When it is more and more publicly known that even if you’re caught with the hands in the bag all you risk is to have to accept (what is the alternative if you don’t btw?) a supervision and to stay away from NIH reviewing committees for 3 years, won’t we create data-faking vocations? or have up-to-date honest but frustrated/under pressure scientist to cross the line.

    I’m very far to be fond of destructive justice decisions like getting imediatetely fired and also understand the ORI has to work within a certain frame and to be lenient in such cases of spontaneous acceptation of sanctions.

    But seriously: would it be that impossible to add a fine to convert into days of community work, just to make fraud a little less attractive and have in a way a part of the wasted money returned to taxpayers?

  5. Xiao agreed to have his research supervised for three years, and to not serve on any NIH peer review committees for that period of time.

    LoL. I wonder. What does it take to get something more than the three years supervision and no peer review committees punishment.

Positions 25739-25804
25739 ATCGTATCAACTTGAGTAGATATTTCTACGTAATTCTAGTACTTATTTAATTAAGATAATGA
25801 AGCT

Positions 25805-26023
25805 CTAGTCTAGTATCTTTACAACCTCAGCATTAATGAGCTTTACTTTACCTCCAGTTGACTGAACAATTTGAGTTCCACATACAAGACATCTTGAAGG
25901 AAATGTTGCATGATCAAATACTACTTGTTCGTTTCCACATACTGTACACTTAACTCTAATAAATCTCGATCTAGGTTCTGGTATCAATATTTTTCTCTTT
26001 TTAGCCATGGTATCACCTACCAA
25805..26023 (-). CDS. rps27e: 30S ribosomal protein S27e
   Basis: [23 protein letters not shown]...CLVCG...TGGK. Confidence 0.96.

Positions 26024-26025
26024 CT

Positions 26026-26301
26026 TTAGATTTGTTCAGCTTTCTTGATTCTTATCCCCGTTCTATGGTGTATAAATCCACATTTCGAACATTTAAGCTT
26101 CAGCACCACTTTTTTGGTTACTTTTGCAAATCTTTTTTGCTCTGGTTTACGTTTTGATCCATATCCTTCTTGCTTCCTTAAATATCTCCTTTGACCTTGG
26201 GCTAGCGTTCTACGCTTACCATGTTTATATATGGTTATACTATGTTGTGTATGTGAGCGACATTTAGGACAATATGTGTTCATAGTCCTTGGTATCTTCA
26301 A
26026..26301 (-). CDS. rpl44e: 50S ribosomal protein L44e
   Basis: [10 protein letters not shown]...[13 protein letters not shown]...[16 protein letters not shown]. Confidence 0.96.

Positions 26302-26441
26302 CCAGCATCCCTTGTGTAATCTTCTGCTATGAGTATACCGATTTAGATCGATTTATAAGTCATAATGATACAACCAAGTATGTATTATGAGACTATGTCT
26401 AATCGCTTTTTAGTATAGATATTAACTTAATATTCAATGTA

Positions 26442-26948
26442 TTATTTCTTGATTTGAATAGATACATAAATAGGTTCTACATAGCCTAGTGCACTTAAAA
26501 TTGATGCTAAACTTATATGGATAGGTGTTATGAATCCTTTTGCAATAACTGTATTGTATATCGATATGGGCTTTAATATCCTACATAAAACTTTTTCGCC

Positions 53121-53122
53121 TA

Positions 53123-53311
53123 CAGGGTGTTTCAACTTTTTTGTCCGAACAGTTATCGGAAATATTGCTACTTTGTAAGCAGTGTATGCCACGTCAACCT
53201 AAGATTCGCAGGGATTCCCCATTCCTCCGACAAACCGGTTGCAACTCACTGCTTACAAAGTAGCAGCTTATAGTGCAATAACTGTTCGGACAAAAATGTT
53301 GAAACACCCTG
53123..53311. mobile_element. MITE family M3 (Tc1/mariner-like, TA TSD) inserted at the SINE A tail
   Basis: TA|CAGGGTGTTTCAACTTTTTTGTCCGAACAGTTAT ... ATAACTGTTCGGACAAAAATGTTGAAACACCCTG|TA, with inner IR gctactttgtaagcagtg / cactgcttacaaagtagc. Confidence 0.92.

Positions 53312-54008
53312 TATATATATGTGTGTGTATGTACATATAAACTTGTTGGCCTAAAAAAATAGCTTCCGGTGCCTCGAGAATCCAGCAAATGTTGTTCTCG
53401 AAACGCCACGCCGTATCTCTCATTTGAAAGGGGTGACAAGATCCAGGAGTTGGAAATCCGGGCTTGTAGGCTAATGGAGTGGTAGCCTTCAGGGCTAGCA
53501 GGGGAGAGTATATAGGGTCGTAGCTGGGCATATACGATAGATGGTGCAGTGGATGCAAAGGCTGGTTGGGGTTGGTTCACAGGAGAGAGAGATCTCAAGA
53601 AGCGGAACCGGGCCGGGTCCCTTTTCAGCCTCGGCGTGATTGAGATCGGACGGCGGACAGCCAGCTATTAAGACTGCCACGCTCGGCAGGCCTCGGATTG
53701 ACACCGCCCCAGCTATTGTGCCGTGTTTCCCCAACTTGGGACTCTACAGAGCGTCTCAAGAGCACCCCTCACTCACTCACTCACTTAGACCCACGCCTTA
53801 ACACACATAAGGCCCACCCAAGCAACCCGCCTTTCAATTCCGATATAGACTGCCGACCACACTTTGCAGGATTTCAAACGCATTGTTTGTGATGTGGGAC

Seems as if the ORI shouldn’t even bother wasting their time “investigating” fraudulent papers as nothing really is done about it.

  6. ORI does not have the authority to render truly significant penalties.
    The Attorney General can prosecute for fraud but rarely does.
    If you would like more prosecutions, write to Senator Grassley, Chairman
    of the Committee with jurisdiction. Last year, after he made inquiries, an investigator from Iowa State U. was prosecuted. He could be encouraged to “ask” NIH/ORI and the Attorney General why there are not more such prosecutions.

    I believe that an increase in the number of such well publicized prosecutions could give some investigators second thoughts before they manipulate their data.


  7. Derek, what does it take to get more severe sanctions? Well, if you look at the ORI website you will find that in over half of its findings, ORI has imposed debarment from federal funding for a number of years (which is the most severe action that ORI can take – as Don noted, only the federal Department of Justice can prosecute for jail time and fines for crimes).